In addition, Code section 4958(a)(2) allows the IRS to impose an excise tax on an organization manager (officer, director or trustee) who participated in permitting the unreasonable compensation, unless such participation was not willful and was due to reasonable cause. This tax is 10 percent of the unreasonable portion of the compensation. It was limited to $10,000 per excess benefit transaction until the Pension Protection Act of 2006 raised that limit to $20,000. Those organization managers who knowingly allow the excessive compensation are jointly and severally liable for this excise tax. Of course, the last thing any volunteer board member wants is to be personally exposed to a tax. 

Note that both the 25 percent and the 10 percent excise taxes are imposed upon the individuals, not the charity. 

To let everyone know that they are serious about this, the IRS announced that it was proposing over $21 million in section 4958 excise taxes on forty disqualified persons and organization managers at twenty-five charities. 

In addition to the monetary impact, publicity resulting from these penalties can be disastrous for a charity. 

For all these reasons, charities need to be very careful about how much they pay and how the amounts are determined. But, setting levels of compensation for key employees is difficult for charitable Boards of Trustees since most board members are not familiar with the complexities of compensation analysis. And, determining appropriate cash compensation levels for key employees at a charity may be more challenging than doing so at for-profit companies since charities do not offer stock options, profit-sharing plans and some of the other incentives rewarded to executives at for-profit entities.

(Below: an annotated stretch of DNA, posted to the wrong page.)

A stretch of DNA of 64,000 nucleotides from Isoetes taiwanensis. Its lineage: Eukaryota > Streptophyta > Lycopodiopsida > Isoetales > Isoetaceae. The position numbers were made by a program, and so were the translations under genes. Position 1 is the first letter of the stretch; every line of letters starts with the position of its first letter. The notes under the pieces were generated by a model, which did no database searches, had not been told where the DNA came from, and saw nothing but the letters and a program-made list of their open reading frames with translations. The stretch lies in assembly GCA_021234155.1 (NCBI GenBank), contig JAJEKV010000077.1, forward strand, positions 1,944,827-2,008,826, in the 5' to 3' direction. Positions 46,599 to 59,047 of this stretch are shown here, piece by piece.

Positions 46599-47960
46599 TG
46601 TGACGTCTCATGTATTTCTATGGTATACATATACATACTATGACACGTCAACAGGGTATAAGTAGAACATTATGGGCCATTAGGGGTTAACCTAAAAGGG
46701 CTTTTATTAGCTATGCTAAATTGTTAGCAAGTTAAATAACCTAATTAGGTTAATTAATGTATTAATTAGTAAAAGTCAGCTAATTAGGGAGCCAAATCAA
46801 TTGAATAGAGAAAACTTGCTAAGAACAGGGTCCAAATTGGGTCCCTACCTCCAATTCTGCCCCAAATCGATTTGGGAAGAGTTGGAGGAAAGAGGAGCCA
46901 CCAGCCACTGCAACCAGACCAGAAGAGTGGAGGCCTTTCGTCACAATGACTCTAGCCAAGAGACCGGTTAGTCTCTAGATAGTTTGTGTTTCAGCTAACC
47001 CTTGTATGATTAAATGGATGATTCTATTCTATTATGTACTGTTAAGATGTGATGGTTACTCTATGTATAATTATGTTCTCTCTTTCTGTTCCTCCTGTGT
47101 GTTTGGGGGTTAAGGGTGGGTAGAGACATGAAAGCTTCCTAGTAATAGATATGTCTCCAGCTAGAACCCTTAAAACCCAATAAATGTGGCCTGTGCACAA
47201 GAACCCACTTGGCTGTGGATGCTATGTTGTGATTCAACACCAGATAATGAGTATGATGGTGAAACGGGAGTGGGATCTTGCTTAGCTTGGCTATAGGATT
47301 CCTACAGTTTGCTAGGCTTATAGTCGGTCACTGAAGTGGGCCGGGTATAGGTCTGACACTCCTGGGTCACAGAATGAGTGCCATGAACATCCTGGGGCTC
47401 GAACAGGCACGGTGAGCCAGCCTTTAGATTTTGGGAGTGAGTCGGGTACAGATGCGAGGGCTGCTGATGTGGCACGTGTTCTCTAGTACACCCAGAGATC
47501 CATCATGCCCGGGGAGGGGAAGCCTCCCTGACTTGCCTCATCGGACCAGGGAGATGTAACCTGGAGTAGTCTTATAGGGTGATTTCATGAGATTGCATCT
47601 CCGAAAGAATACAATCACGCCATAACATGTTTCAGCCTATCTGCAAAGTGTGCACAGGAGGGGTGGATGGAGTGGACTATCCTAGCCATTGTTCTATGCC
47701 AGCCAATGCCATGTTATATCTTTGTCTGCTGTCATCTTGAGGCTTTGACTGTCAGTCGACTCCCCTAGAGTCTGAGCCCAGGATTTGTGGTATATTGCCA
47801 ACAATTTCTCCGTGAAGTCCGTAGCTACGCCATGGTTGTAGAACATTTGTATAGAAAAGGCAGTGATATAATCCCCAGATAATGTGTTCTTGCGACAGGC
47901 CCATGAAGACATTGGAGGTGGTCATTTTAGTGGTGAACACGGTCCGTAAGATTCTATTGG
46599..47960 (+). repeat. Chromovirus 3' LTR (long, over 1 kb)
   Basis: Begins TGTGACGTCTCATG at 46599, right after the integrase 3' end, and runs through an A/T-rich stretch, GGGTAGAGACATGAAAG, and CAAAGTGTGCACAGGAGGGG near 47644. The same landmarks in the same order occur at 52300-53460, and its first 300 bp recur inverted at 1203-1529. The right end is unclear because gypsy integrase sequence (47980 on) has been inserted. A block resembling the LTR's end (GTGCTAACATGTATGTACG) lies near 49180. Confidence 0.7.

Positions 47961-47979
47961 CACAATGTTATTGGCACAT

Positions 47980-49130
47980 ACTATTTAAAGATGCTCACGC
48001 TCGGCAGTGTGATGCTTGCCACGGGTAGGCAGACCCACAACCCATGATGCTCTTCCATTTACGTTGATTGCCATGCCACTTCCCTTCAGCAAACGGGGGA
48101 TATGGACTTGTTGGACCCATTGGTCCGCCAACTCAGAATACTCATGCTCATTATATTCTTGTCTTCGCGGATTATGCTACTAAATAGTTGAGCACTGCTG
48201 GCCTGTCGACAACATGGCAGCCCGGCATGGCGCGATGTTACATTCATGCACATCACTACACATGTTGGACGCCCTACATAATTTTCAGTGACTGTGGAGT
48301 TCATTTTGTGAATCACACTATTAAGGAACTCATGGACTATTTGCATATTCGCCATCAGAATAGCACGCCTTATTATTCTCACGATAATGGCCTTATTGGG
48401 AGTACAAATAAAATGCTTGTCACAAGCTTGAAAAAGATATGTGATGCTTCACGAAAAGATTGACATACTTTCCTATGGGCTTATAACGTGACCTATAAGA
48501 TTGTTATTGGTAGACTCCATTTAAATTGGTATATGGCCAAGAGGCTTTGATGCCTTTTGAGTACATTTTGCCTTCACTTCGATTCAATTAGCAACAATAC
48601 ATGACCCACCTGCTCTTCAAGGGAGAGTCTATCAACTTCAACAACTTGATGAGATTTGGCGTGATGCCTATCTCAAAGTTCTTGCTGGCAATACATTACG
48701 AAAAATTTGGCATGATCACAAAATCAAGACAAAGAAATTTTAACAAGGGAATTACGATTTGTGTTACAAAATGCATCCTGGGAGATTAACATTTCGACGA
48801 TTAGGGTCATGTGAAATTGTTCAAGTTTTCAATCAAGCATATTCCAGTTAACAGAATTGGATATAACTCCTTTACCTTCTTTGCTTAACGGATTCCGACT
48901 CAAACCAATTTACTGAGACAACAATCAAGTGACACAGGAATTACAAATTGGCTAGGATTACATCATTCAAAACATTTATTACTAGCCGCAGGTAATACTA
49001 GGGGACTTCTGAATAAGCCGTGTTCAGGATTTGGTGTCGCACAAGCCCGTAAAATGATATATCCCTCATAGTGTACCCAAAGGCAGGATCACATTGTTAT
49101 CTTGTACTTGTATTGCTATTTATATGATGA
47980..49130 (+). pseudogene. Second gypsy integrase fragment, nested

Yet pay levels and benefits at charitable organizations must keep up with the market to prevent turnover, since turnover among key employees is costly, disruptive and damaging to donor relations. 

Many charitable boards need guidance on pay levels due to the subjective nature of determining reasonable compensation, complex facts and the desire to avoid IRS scrutiny. An opinion letter from an independent party can give board members comfort that pay levels are in line with the market, reduce turnover and help avoid the excise taxes by creating a rebuttable presumption that the compensation is reasonable. 

If the compensation is presumed to be reasonable under the excess benefit rules, section 4958 excise taxes can then be imposed only if the IRS develops sufficient contrary evidence to rebut the charity’s evidence. In other words, the burden shifts to the IRS to prove that the compensation was unreasonable. 

The charity’s board must meet three requirements to create a rebuttable presumption that compensation is reasonable:

  1. The compensation must be approved in advance by an independent board or board committee without the disqualified person participating,
  2. Appropriate comparability data that documents the arms’ length nature of the transaction, such as compensation surveys, must be relied upon and
  3. The basis for approval must be documented in writing, such as through board minutes.